Thermal Interface Materials (TIMs) are useful for thermal management in electronic components, as they enhance heat transfer from a heat-generating component to a heat dissipater, or heat sink. One important aspect when selecting a TIM for your application is knowing the material’s ability to transfer heat, which is often given by way of thermal conductivity and/or thermal impedance.
Across the industry, manufacturers often publish thermal conductivity in units of Watts / meter-Kelvin as well as thermal impedance in units of °C – inches2 / Watt on their datasheets. So, what is the difference between these two, and how should you consider them when selecting a TIM?
Thermal conductivity is a material property and describes the ability of the given material to conduct heat. Therefore, when a material’s thermal conductivity is high, the material is a better thermal conductor. This property is independent of material size, shape or orientation in a homogeneous material, and because of this, thermal conductivity is an idealized value.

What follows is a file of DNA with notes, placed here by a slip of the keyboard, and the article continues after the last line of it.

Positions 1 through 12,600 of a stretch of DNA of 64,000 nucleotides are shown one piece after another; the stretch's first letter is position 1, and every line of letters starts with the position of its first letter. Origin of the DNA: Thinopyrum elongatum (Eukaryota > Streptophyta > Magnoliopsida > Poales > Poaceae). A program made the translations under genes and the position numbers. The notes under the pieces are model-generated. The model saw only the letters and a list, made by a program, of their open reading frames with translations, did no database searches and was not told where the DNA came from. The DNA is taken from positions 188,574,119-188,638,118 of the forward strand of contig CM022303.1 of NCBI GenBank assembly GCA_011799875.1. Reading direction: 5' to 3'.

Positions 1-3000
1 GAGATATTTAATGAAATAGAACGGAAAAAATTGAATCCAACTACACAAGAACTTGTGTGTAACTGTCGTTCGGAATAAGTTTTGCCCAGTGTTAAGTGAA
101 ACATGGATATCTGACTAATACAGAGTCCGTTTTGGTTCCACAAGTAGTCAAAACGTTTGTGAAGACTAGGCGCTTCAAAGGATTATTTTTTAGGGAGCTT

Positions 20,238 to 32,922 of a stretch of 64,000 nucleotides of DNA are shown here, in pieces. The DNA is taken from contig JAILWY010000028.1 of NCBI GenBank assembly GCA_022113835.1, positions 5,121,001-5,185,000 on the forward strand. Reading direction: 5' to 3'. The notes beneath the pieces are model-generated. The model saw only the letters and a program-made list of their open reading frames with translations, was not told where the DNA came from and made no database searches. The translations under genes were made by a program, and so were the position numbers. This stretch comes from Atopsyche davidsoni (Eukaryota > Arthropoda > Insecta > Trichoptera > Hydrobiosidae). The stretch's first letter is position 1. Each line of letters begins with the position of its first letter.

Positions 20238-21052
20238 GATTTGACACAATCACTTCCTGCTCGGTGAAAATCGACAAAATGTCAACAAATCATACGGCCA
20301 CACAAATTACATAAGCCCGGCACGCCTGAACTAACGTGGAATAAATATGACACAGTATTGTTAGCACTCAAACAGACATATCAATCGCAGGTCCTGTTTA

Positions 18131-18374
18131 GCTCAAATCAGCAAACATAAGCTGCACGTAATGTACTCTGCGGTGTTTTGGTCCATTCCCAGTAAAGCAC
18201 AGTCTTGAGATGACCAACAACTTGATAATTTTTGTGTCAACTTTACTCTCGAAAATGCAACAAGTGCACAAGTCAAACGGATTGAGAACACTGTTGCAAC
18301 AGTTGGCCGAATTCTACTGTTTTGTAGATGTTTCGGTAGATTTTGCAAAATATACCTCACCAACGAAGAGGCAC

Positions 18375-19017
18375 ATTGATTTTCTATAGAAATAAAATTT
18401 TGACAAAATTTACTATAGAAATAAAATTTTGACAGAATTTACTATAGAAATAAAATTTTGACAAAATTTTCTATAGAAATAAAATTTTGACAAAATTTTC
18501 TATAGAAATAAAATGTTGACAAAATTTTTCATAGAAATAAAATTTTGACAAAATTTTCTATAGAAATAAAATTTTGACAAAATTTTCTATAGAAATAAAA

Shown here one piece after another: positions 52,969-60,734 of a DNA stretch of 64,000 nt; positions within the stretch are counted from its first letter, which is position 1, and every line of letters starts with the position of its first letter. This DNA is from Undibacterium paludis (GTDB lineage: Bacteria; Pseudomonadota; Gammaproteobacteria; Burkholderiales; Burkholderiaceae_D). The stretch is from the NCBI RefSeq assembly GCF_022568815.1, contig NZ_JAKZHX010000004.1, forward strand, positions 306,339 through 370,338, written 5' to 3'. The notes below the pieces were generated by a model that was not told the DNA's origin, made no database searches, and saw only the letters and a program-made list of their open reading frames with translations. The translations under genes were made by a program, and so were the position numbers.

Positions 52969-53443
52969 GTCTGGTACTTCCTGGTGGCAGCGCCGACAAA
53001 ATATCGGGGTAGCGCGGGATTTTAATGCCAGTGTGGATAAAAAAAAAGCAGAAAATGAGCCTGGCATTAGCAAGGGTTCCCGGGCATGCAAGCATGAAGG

To understand thermal impedance, we must first understand thermal resistance and thermal contact resistance.
Therefore, the thermal impedance of a material is the sum of its thermal resistance and all contact resistances. When a material’s thermal impedance is lower, the material is a better thermal conductor in that application. Based on this, it is understandable that factors such as surface roughness, surface flatness, clamping pressure, presence of adhesive, non-homogeneous, and material thickness all have large impacts on the material’s thermal impedance. Thus, thermal impedance is a better “real world” thermal property, as it accounts for more variables specific to the application.
In summary, when comparing different TIMs for a specific application, you can begin with thermal conductivity for general comparisons, but having thermal impedance versus pressure data will be far more accurate to your “real world” conditions.